King Sadiq Khan, first of his name

In Society on 18. May 2016 at 22:28

The election of labour candidate Sadiq Khan as mayor of Greater London triggered a viral news reporting. His Muslim (and non-western immigrant) background made him the first of his kind to this post, an identity which dominated the campaign.

To counter the news, others started posting lists on why he was not the first of his kind, that the continent (from which Brits are to decide to leave or stay within soon) have had and still has mayors and elected members in counties, districts, parliaments and in Governments.

Soon the dusty books of history were picked (or rather Google searches) and social media started reporting on how some Muslims had powerful posts and positions in Europe, referring to Berber/Arab and Turk ruled domains in Iberia, Sicily, Anatolia and the Balkans.

The result became a tussle on whether or not a religious minority could gain such a post in a Muslim majority country.

With Khan’s election, what matters is not that he endured a xenophobic campaign, and amidst anti-Muslim sentiments, managed to bag the post by popular consent. It’s nice, indeed, that the way leader of far-right Britain First turned his back on Khan’s victory speech, that majority of Londoners turned their back to such racists.


What actually matters is the fundamental right to attend elections as a candidate at all. To be a citizen with equal rights, a part of a political party, vouch for its manifesto, and front the party to the electorate. Britain has long had a virus with their multicultural policy, where certain self-appointed representatives of different ethnicities or religious backgrounds tried to be elevated as leaders and voices of ‘their’ communities – Sadiq Khan broke that.

During the mayoral campaigns, his main opponent Zac Goldsmith tried to appeal to the British-Pakistani voters by joining hands with the Pakistani politician Imran Khan. Latter is quite popular in Pakistan and among diaspora for his stance against corruption and nepotism. Yet he supported a Tory candidate and Zac happened to be his former brother in law.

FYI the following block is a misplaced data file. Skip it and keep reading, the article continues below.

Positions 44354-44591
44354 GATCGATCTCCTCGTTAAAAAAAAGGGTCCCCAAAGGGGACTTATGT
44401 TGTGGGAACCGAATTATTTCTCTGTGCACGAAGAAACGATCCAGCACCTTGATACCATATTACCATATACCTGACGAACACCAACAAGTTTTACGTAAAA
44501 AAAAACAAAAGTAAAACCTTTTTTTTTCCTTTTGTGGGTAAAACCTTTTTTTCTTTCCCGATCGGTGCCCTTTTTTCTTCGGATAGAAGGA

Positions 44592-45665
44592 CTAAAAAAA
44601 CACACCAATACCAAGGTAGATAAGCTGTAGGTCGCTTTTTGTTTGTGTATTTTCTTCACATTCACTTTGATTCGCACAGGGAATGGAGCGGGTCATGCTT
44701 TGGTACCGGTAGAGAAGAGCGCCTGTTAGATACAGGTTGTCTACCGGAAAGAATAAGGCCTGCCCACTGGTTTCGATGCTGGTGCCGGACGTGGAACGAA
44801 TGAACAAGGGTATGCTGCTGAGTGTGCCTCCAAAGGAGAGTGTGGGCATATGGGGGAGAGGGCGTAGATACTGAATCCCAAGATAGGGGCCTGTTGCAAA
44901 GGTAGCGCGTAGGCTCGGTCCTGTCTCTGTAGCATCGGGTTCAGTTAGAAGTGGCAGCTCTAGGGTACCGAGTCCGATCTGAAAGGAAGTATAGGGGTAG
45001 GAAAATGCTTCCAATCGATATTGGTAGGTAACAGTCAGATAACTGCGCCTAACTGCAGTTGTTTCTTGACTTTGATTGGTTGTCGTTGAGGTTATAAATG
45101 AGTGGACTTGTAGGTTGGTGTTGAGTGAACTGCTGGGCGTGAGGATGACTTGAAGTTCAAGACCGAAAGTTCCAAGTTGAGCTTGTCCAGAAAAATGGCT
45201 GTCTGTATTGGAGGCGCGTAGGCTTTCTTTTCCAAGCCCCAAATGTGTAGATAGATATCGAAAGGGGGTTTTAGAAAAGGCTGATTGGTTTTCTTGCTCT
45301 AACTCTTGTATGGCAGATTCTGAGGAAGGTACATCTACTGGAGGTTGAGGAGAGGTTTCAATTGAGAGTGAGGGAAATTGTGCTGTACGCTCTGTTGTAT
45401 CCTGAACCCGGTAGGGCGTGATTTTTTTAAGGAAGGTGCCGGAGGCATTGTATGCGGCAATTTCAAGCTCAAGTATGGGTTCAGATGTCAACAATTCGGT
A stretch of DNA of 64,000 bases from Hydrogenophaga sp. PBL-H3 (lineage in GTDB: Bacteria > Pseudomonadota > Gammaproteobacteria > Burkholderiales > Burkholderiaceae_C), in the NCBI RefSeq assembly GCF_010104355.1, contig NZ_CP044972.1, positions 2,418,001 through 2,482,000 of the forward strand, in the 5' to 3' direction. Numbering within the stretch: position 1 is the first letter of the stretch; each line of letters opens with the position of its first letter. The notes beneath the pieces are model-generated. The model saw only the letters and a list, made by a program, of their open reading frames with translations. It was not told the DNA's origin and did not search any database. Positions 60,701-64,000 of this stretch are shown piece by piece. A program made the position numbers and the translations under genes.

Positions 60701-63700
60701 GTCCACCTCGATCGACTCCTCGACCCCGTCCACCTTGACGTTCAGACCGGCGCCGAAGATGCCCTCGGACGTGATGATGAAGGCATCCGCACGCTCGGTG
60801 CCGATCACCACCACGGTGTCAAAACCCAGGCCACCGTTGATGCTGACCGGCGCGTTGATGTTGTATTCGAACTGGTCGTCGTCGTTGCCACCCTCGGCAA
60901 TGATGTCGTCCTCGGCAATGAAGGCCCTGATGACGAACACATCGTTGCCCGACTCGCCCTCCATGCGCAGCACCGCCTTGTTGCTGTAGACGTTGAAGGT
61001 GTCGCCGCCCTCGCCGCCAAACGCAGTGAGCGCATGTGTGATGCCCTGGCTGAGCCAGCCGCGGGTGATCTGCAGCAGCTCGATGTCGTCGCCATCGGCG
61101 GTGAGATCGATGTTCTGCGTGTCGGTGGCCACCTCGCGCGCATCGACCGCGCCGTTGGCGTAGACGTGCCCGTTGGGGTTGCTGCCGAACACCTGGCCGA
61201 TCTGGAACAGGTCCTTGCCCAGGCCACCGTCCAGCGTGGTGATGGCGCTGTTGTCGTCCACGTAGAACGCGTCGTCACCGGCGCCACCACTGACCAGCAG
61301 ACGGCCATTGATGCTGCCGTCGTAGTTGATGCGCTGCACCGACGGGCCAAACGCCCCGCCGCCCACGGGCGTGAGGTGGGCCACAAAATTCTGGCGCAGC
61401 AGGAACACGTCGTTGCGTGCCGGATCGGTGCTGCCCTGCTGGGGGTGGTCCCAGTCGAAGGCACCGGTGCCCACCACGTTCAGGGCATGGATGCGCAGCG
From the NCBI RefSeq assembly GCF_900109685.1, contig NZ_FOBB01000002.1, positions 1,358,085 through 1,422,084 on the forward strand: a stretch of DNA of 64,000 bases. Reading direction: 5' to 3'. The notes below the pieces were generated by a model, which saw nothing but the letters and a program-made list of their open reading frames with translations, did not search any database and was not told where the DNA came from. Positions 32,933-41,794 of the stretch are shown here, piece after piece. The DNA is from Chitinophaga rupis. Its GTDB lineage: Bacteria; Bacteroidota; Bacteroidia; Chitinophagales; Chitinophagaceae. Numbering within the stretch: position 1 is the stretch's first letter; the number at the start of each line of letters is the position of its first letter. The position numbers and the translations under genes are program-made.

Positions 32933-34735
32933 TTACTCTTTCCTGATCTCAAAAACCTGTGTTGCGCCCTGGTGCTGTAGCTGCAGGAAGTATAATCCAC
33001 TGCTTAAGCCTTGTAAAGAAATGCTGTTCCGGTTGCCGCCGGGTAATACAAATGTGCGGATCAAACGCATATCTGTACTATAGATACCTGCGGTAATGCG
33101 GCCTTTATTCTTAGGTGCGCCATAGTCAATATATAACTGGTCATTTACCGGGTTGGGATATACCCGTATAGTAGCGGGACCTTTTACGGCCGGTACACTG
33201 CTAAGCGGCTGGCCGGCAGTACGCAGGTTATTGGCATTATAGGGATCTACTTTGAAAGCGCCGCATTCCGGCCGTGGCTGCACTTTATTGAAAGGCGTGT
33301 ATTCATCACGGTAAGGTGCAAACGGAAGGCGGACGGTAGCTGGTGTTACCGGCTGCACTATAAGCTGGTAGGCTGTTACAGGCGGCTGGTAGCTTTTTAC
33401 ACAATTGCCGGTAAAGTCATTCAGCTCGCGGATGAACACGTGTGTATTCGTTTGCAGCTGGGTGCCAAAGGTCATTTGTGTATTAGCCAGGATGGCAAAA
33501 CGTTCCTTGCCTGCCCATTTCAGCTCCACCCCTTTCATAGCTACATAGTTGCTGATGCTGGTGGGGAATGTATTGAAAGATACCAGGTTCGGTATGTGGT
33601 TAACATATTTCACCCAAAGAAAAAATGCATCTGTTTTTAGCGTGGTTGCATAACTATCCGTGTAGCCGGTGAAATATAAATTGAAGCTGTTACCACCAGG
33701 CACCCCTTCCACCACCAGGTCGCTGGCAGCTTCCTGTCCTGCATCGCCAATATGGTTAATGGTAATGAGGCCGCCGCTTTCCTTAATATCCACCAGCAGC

Sadiq in addition had to face much opposition from segments of the British Pakistani and Muslim community leaders for his stance on gay rights. For Khan it was simply a principled campaign on a labour ticket. Quite fascinating that the pro-Kremlin misogynist George Galloway too vouched for the same voter group, but was badly beaten – his Respect Party got respect only on paper.

Thing is, Sadiq is both a first, and not a first at all – but the main issue is, a mayor, a party leader, a minister, or whatever, of Muslim background in Europe, is not a proof of how tolerant Europe or the west is. What really matters is the principle of equality in these given countries in their respective constitutions and laws – these are at prime as of today, best in the world, but it is no guarantee they will be.

Indonesia is the most populous Muslim country, its capital is currently under the Governorship of a Chinese-Protestant (double minority) – he faces much opposition from Islamists for being in charge, yet he has support from his predecessor (current President) and the civil society.